by InceptionEnding

in Inception Ending

“Every single moment of Inception is a dream. I think that in a couple of years this will become the accepted reading of the film, and differing interpretations will have to be skillfully argued to be even remotely considered. The film makes this clear, and it never holds back the truth from audiences. Some find this idea to be narratively repugnant, since they think that a movie where everything is a dream is a movie without stakes, a movie where the audience is wasting their time.

Except that this is exactly what Nolan is arguing against. The film is a metaphor for the way that Nolan as a director works, and what he’s ultimately saying is that the catharsis found in a dream is as real as the catharsis found in a movie is as real as the catharsis found in life. Inception is about making movies, and cinema is the shared dream that truly interests the director.

I believe that Inception is a dream to the point where even the dream-sharing stuff is a dream. Dom Cobb isn’t an extractor. He can’t go into other people’s dreams. He isn’t on the run from the Cobol Corporation. At one point he tells himself this, through the voice of Mal, who is a projection of his own subconscious. She asks him how real he thinks his world is, where he’s being chased across the globe by faceless corporate goons.

She asks him that in a scene that we all know is a dream, but Inception lets us in on this elsewhere. Michael Caine’s character implores Cobb to return to reality, to wake up. During the chase in Mombasa, Cobb tries to escape down an alleyway, and the two buildings between which he’s running begin closing in on him – a classic anxiety dream moment. When he finally pulls himself free he finds Ken Watanabe’s character waiting for him, against all logic. Except dream logic….”

{ 2 comments… read them below or add one }

Nolan Sucks October 6, 2010 at 2:58 pm

Here’s the formula for movies of Inception’s sui generis: You begin in a state where the narrative is as questionable and unreliable as the narrator; then you parcel out some exposition which actually is true — only to lead the main character down a false path that ultimately leads to some revelation of what is really at stake, and then you cast doubt on which perception of events is actually true, and resolve this doubt with an ambiguous ending which really doesn’t resolve anything, and only self-reflexively perpetuates the doubt seen onscreen. You might think I’m writing about Inception, but I was actually writing about Total Recall. The same format could have applied to Existenz as well. In fact the formula also applies to Borge’s “The Garden of Forking Paths” and “The Library of Babel.” So well is this formula known, that the formula itself is cliche and should be burned in the hopes that is not re-discovered, or at least posted as a formula that should by now be avoided at all cost. Unfortunately, Nolan simply used the formula, and switched out the variables, which means that he is not at all possessed by some divine creative mania, or “genius” for the lay person. Now, the same thing happened years ago, when Tarantino employed a non-linear narrative in Pulp Fiction; all these newb fan boys started praising the innovation of a non-linear structure — only to learn that Tarantino was not in fact the first to use such. Likewise, irrational Nolan fanboys have pretended that the narrative for “Inception” is not actually derivative. If you take the formula and plug in the plot of the 1984 film “Dreamscape” or the plot from 2005’s “Paprika” you get “Inception.” Nothing original or innovative on any dream level whatsoever. I have seen “Inception” five times just so that I could dissect it and not be accused of not investing intellectual fortitude in it. Also, I bought the script and read the script 8 times (I’m a fast reader which lends to my ability to sift through lots of scripts on Mondays); I read this script more carefully than I have read “War and Peace.” Despite the fact that I don’t like this movie and think it’s derivative, I will have to concur with your reading on the film. The entire movie is a dream. And I don’t even believe that Dom Cobb is the person who is dreaming. I believe it’s his wife. In fact, I think Nolan reaches a point where he toys with the idea that Dom is caught in an elaborate attempt by his wife to destroy him and that she in fact is the extractor and that at some point they were rivals; that in fact they may never have been married and she gave him a grieving, guilt complex regarding her death and convinced him through a plant that they were married so that she could trap him in a dream state and never be able to compete with him in the real world. I think Nolan uses very clever and deft one-liners to suggest that their entire relationship was a complete fabrication used to instill guilt and keep him rooted in the dream. I think Nolan judiciously decides to shoot the entire story from Cobb’s POV in order to show that someone who was truly compromised by inception would never be able to get out of it. However, Cobb’s mind is trying to fight against his own programming and each time it results in a different ending.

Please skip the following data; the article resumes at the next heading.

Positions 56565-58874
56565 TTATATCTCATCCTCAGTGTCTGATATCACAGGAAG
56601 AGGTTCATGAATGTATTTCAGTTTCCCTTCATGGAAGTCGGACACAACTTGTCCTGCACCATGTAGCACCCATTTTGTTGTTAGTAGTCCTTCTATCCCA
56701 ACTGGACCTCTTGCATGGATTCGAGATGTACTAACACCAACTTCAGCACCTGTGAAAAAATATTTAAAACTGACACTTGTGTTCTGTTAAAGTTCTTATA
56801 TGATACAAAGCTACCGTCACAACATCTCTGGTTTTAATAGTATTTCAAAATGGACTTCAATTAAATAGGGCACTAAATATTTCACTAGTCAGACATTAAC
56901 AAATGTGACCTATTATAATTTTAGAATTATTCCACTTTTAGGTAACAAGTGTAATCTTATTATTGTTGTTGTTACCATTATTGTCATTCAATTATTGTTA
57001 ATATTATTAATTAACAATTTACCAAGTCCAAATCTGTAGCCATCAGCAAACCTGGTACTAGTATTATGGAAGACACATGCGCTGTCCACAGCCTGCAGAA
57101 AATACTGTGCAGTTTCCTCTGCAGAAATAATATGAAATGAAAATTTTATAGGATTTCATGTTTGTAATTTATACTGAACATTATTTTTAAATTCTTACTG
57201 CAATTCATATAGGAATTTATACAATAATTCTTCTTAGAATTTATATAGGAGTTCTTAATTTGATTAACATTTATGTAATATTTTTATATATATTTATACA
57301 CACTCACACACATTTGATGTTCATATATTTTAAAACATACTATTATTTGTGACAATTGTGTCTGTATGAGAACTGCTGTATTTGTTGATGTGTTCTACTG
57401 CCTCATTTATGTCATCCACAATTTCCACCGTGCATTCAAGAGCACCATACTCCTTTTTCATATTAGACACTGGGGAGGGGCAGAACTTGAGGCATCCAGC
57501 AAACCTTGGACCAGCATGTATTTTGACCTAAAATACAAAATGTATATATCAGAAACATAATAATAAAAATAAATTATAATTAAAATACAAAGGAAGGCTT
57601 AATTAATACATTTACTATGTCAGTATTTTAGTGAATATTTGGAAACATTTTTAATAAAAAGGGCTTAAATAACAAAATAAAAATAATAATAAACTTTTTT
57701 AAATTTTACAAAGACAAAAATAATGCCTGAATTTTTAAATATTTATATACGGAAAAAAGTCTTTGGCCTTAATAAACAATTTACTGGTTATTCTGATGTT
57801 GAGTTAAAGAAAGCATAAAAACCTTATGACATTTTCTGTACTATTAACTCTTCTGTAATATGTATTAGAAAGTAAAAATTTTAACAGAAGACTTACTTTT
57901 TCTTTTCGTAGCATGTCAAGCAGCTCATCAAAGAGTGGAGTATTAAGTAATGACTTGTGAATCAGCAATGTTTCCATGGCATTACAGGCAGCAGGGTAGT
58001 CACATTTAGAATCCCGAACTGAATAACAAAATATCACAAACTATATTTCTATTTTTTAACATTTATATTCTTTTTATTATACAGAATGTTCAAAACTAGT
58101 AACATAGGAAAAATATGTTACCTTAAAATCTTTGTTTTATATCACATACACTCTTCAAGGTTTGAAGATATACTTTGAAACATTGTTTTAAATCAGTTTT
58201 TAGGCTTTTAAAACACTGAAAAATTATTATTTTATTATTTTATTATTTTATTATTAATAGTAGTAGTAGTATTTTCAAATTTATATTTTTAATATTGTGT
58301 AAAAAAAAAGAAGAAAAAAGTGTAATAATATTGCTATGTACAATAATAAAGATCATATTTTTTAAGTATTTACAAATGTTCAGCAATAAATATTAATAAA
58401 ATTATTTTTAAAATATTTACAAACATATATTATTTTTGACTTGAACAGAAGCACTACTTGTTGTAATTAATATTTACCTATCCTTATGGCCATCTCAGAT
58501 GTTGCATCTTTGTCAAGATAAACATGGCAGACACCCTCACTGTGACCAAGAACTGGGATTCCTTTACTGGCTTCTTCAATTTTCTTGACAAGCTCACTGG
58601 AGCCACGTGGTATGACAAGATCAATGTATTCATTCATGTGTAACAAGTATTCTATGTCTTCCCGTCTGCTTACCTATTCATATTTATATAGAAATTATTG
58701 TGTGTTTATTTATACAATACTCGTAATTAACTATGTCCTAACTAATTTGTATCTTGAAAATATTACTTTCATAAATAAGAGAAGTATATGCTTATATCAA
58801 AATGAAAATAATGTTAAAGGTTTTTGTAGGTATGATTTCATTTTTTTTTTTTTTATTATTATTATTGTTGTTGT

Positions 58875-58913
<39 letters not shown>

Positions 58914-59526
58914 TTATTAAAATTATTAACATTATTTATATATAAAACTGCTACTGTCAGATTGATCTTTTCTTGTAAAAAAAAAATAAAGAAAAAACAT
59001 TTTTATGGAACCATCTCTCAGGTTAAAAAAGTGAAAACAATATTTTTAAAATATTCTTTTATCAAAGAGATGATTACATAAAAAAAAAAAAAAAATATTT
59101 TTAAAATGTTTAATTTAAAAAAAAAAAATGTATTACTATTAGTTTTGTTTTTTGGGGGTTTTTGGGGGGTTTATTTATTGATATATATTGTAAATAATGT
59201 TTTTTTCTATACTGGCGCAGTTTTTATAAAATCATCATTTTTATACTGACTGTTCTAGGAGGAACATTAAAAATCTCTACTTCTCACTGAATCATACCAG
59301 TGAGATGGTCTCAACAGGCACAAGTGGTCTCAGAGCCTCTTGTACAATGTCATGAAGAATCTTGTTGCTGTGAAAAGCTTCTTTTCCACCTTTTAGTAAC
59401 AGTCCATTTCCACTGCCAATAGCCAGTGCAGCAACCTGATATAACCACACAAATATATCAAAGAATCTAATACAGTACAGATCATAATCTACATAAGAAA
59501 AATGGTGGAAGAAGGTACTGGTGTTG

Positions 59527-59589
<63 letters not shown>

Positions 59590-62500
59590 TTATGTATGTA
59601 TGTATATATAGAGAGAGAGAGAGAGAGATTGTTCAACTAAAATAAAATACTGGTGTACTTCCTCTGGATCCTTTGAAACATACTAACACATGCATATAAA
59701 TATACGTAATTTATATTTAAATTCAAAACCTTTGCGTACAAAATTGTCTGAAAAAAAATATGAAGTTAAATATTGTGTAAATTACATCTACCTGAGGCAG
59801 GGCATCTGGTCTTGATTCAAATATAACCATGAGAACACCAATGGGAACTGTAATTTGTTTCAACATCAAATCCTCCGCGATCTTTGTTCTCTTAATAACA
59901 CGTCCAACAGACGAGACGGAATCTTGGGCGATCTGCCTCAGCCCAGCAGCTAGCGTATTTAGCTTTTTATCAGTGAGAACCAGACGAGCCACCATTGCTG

Anonymous March 31, 2011 at 2:58 am

what are the 2 meanings for wake


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